Red, yellow, green data: which statistics can you trust in wartime Russia?

Red, yellow, green data: which statistics can you trust in wartime Russia?
Can you believe Russian statitics? Well, some of them. / bne IntelliNews
By Ben Aris in Berlin March 20, 2024

The West lashed out at Russia with extreme sanctions in the first week following the invasion of Ukraine and like a fleeing octopus the Kremlin immediately went into dark mode to protect itself. Huge swaths of previously freely available statistics that are the meat and potatoes of analysts were classified to make it more difficult to find new sanctions targets.

A huge amount of information disappeared from the public domain, everything from Pension Fund data to reports from the Prosecutor General’s Office. A total of 35 government departments classified their information.

But the government has not shut down everything, as many businesses need some information to function. That has left some loopholes for foreign analysts to work out what is going on by proxy. Rosstat no longer publishes the details of trade data, but it has been fairly simple for analysts to scour the data of Russia’s major trade partners and get the inbound data from them, rather than the outbound data from Russia.

And a few loopholes were left open. In a clever research paper from the Bank of Finland institute for Emerging Economies (BOFIT), researchers used the still available data on monthly regional aggregate bank deposits to work out where the Kremlin recruited most of it soldiers: soldiers are paid at least four times the national average income, so a study of above average regional banking deposits painted a fairly detailed map of where most of the conscripts and volunteers come from.

However, not all the data is off-limits and the Cedar organisation (Centre for Data and Research on Russia) and the Boris Nemtsov Foundation for Freedom examined the quality of the remaining data and came to the conclusion that many indicators are distorted, but some can still be trusted. The Bell reports.

As bne IntelliNews has reported, there have been questions raised before the war about the reliability of Rosstat’s numbers. The state statistics agency has changed its methodology, which has boosted growth numbers that have raised eyebrows, but flat out lying has been ruled out.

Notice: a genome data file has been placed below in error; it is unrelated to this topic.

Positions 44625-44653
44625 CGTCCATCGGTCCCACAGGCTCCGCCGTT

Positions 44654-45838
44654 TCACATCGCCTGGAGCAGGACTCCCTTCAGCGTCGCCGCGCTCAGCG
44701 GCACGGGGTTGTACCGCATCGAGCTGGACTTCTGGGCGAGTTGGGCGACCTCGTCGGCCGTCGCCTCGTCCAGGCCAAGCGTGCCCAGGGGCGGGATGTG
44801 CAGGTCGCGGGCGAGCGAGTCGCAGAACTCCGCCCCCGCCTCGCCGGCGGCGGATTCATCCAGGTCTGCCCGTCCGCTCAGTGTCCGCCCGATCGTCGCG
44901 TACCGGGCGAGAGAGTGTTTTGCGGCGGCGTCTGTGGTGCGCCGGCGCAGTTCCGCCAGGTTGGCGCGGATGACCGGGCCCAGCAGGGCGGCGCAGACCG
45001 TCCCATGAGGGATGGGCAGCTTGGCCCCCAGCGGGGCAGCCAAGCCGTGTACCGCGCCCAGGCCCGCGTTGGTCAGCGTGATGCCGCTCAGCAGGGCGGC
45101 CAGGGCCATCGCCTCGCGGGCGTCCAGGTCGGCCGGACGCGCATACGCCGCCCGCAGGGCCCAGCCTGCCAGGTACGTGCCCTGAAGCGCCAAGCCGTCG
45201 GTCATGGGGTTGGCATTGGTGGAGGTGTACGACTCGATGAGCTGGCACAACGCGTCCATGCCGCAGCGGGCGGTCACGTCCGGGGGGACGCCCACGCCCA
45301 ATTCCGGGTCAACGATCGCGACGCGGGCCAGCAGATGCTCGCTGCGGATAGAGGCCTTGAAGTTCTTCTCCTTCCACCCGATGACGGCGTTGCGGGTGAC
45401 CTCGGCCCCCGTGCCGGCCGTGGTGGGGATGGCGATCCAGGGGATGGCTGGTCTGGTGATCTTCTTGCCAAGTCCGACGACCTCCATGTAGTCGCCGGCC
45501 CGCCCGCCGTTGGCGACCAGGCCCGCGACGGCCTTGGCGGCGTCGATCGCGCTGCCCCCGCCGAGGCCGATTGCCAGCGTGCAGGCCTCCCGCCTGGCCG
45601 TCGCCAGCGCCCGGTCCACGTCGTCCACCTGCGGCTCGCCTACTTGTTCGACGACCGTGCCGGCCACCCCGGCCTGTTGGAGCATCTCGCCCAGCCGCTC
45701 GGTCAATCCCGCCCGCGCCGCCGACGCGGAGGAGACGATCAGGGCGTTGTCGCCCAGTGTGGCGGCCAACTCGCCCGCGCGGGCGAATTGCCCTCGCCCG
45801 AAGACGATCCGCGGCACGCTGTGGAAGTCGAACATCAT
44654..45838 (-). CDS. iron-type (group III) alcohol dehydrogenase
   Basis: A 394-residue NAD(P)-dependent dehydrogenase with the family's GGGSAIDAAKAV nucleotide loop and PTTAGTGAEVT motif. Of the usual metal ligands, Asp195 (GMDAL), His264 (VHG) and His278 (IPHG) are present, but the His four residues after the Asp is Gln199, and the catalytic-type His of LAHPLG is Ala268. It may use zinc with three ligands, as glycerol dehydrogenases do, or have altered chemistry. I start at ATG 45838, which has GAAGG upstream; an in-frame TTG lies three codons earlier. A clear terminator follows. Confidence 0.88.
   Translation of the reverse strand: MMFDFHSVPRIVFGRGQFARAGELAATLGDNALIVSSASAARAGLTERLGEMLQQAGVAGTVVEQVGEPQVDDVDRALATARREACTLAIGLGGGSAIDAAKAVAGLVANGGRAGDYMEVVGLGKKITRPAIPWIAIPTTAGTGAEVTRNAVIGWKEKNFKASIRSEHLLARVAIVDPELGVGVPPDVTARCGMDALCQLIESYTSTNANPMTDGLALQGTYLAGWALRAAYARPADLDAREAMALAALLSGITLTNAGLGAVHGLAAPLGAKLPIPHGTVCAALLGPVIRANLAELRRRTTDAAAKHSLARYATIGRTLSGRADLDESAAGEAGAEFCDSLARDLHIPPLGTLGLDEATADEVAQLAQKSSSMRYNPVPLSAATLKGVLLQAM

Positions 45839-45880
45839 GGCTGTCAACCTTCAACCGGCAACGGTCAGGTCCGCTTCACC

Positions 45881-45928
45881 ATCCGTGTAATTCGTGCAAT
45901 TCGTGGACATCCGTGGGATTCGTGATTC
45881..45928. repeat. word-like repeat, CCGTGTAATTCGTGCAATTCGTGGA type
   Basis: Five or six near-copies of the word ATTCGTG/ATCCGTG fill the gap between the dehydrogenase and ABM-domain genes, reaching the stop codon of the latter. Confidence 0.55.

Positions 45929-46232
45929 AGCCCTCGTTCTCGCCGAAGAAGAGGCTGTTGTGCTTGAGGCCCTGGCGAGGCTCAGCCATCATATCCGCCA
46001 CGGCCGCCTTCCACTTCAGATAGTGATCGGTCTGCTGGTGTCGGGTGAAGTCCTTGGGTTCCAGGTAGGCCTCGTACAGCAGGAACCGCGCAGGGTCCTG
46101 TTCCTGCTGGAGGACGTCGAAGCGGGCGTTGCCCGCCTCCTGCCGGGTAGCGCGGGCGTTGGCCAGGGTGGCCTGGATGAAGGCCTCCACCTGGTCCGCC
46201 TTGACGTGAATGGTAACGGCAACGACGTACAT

There are simply too many government and independent agencies that draw on too many sources of data for the state to revert to the bad habits of the Soviet-era Gosplan to be able to get away with it now. Moreover, institutions like the Central Bank of Russia (CBR) and Ministry of Finance (MinFin) are too dependent on the statistics for them to able to effectively run the country to allow for fake data.

Even in war time these institutions have released some very bad news. When the budget revenues collapsed in January 2023 and the federal budget deficit blew out to never seen before levels, MinFin simply reported the figures, much to the delight of Russia’s detractors.

The authors of the Cedar report selected thirty indicators of the demographic, social and economic situation in Russia, and analysed each of them with the involvement of specialised experts. Each was classified into three groups:

  • “green” for reliable indicators;
  • “yellow” for indicators that can be trusted with reservations;
  • “red” for unreliable indicators.

There were seven “green” indicators, 12 “red” and  11 “yellow” indicators.

Red means that the data is either manipulated, does not reflect reality well, or is completely closed. These consist of the cost of living, the poverty level, migration growth, the volume of foreign trade, population census results, the crime rate, causes of death, reforestation, income and property of civil servants, the number of prisoners, Russia's losses in the war with Ukraine and the number of mobilised personnel.

Data on those killed in the war (the count is carried out by independent media), the number of prisoners, mobilised personnel, foreign trade and the income of civil servants are completely “closed”. For the cost of living, poverty level, census and causes of death, the methodology has changed dramatically, becoming beneficial to the authorities. In the case of crime indicators, the “stick system” forces law enforcement officials to distort the data.

Yellow indicators that can be partly trusted include population income, unemployment rate, GDP, GRP, consumer price index, population size, number of interrupted pregnancies, number of people with HIV, volume of pollutant emissions, solid municipal waste.

In the case of GDP, the data may not reflect the standard of living of the population or the “health” of the economy due to its structure (we are talking about the effect of the militarisation of the Russian economy here). Low unemployment due to labour shortages reflects the imbalance of the economy rather than its strength. And the number of people living with HIV varies greatly depending on the data source (Ministry of Health or Rospotrebnadzor).

Greens data that is completely trustworthy includes information fertility, infant mortality, the number of sentences, court cases, the number of cancer patients and RLMS data (Russian Monitoring of the Economic Situation and Health of the Population by the National Research University Higher School of Economics a large and internationally recognised long-term household survey). These data can be trusted, they are not subject to external pressure and involve simple calculations, the authors explain.

The main goal of the study is to “test” the methodology and openly talk about the problems of Russian statistics, without falling into extreme forms of scepticism and denial of the quality of data simply by the fact of their origin, Cedar founder Arnold Khachaturov explained to The Bell.